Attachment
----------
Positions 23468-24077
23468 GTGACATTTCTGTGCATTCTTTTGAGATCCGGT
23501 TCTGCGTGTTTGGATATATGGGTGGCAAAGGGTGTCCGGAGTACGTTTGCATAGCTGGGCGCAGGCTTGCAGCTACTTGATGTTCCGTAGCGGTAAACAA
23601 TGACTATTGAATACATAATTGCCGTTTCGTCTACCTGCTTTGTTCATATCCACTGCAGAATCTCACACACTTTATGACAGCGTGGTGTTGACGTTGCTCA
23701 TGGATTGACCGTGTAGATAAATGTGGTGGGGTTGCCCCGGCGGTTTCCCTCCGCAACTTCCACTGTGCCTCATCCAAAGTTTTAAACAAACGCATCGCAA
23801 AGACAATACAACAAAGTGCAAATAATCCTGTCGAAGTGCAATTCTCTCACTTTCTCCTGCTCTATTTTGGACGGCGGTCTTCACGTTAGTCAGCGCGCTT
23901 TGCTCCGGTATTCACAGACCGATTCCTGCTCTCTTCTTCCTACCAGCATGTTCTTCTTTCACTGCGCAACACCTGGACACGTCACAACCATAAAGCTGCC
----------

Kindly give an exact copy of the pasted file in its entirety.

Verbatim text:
Positions 23468-24077
23468 GTGACATTTCTGTGCATTCTTTTGAGATCCGGT
23501 TCTGCGTGTTTGGATATATGGGTGGCAAAGGGTGTCCGGAGTACGTTTGCATAGCTGGGCGCAGGCTTGCAGCTACTTGATGTTCCGTAGCGGTAAACAA
23601 TGACTATTGAATACATAATTGCCGTTTCGTCTACCTGCTTTGTTCATATCCACTGCAGAATCTCACACACTTTATGACAGCGTGGTGTTGACGTTGCTCA
23701 TGGATTGACCGTGTAGATAAATGTGGTGGGGTTGCCCCGGCGGTTTCCCTCCGCAACTTCCACTGTGCCTCATCCAAAGTTTTAAACAAACGCATCGCAA
23801 AGACAATACAACAAAGTGCAAATAATCCTGTCGAAGTGCAATTCTCTCACTTTCTCCTGCTCTATTTTGGACGGCGGTCTTCACGTTAGTCAGCGCGCTT
23901 TGCTCCGGTATTCACAGACCGATTCCTGCTCTCTTCTTCCTACCAGCATGTTCTTCTTTCACTGCGCAACACCTGGACACGTCACAACCATAAAGCTGCC